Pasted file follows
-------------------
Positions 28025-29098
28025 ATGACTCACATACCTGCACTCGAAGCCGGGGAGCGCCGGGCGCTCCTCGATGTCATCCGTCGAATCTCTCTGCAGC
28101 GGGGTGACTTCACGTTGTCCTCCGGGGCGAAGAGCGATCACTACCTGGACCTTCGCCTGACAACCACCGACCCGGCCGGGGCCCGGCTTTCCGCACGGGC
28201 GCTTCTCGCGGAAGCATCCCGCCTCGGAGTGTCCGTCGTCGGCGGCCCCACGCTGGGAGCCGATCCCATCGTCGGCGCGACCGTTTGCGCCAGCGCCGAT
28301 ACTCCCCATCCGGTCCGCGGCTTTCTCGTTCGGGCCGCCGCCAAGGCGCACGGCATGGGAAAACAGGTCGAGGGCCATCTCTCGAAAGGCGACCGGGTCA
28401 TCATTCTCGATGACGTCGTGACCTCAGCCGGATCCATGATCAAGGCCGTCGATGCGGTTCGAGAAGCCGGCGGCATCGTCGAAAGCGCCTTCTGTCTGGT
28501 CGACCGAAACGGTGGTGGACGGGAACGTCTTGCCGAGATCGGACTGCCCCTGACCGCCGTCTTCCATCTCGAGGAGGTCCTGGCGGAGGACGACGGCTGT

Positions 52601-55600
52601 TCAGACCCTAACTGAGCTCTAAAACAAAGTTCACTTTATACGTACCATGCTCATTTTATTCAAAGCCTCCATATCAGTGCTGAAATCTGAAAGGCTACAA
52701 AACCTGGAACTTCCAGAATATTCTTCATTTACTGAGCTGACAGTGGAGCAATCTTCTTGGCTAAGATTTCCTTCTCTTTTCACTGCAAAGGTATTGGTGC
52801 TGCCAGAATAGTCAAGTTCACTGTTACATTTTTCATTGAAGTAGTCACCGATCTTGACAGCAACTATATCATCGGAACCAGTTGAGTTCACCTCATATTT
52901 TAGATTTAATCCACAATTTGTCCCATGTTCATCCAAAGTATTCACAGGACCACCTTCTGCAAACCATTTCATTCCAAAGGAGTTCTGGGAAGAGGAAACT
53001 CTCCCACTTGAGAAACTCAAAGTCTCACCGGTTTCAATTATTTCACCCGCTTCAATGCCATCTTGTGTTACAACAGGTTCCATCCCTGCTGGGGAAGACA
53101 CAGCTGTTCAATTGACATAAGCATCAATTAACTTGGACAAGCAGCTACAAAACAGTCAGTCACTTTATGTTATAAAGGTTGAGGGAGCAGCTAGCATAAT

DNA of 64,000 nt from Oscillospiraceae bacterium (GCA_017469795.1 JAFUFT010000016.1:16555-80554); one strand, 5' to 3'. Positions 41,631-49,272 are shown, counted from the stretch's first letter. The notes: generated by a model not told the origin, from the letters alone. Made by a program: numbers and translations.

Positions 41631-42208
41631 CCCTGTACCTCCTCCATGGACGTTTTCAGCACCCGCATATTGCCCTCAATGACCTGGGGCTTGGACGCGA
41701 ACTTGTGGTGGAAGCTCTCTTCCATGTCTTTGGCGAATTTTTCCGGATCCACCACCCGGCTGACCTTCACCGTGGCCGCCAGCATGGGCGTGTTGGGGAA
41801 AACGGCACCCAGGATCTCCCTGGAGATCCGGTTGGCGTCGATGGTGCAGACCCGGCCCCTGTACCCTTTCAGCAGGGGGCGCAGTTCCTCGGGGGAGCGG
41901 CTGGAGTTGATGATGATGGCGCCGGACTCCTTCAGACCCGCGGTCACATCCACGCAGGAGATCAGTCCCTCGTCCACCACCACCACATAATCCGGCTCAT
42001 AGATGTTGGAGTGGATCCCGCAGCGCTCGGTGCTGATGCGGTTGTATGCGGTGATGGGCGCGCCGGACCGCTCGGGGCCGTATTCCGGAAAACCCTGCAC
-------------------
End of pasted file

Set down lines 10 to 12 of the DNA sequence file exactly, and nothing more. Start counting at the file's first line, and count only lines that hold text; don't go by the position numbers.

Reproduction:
52701 AACCTGGAACTTCCAGAATATTCTTCATTTACTGAGCTGACAGTGGAGCAATCTTCTTGGCTAAGATTTCCTTCTCTTTTCACTGCAAAGGTATTGGTGC
52801 TGCCAGAATAGTCAAGTTCACTGTTACATTTTTCATTGAAGTAGTCACCGATCTTGACAGCAACTATATCATCGGAACCAGTTGAGTTCACCTCATATTT
52901 TAGATTTAATCCACAATTTGTCCCATGTTCATCCAAAGTATTCACAGGACCACCTTCTGCAAACCATTTCATTCCAAAGGAGTTCTGGGAAGAGGAAACT